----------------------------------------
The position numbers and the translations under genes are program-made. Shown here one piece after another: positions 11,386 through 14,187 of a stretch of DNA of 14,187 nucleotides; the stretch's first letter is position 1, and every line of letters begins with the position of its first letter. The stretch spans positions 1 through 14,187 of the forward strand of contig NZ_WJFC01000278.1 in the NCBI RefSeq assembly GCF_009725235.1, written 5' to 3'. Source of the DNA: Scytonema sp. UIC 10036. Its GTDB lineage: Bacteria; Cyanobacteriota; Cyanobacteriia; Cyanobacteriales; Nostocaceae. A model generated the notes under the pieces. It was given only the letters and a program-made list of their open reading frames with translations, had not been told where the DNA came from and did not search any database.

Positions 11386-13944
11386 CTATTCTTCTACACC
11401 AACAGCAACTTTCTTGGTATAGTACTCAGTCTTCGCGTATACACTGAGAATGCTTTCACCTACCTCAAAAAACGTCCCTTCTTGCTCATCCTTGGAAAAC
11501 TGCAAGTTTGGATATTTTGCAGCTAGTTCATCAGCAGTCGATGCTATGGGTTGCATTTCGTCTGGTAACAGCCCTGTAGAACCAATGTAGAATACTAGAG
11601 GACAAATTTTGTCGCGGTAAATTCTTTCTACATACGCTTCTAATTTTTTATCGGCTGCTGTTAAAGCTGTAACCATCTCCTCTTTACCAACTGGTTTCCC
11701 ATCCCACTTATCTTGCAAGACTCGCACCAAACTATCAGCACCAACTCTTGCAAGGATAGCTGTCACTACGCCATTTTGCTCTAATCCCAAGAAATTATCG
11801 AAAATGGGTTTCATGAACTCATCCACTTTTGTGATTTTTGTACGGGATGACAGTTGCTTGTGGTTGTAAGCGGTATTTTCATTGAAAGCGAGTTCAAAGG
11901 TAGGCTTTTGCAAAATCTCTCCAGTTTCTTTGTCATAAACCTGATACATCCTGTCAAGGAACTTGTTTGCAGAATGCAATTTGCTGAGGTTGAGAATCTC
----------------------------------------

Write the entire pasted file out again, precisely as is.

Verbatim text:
The position numbers and the translations under genes are program-made. Shown here one piece after another: positions 11,386 through 14,187 of a stretch of DNA of 14,187 nucleotides; the stretch's first letter is position 1, and every line of letters begins with the position of its first letter. The stretch spans positions 1 through 14,187 of the forward strand of contig NZ_WJFC01000278.1 in the NCBI RefSeq assembly GCF_009725235.1, written 5' to 3'. Source of the DNA: Scytonema sp. UIC 10036. Its GTDB lineage: Bacteria; Cyanobacteriota; Cyanobacteriia; Cyanobacteriales; Nostocaceae. A model generated the notes under the pieces. It was given only the letters and a program-made list of their open reading frames with translations, had not been told where the DNA came from and did not search any database.

Positions 11386-13944
11386 CTATTCTTCTACACC
11401 AACAGCAACTTTCTTGGTATAGTACTCAGTCTTCGCGTATACACTGAGAATGCTTTCACCTACCTCAAAAAACGTCCCTTCTTGCTCATCCTTGGAAAAC
11501 TGCAAGTTTGGATATTTTGCAGCTAGTTCATCAGCAGTCGATGCTATGGGTTGCATTTCGTCTGGTAACAGCCCTGTAGAACCAATGTAGAATACTAGAG
11601 GACAAATTTTGTCGCGGTAAATTCTTTCTACATACGCTTCTAATTTTTTATCGGCTGCTGTTAAAGCTGTAACCATCTCCTCTTTACCAACTGGTTTCCC
11701 ATCCCACTTATCTTGCAAGACTCGCACCAAACTATCAGCACCAACTCTTGCAAGGATAGCTGTCACTACGCCATTTTGCTCTAATCCCAAGAAATTATCG
11801 AAAATGGGTTTCATGAACTCATCCACTTTTGTGATTTTTGTACGGGATGACAGTTGCTTGTGGTTGTAAGCGGTATTTTCATTGAAAGCGAGTTCAAAGG
11901 TAGGCTTTTGCAAAATCTCTCCAGTTTCTTTGTCATAAACCTGATACATCCTGTCAAGGAACTTGTTTGCAGAATGCAATTTGCTGAGGTTGAGAATCTC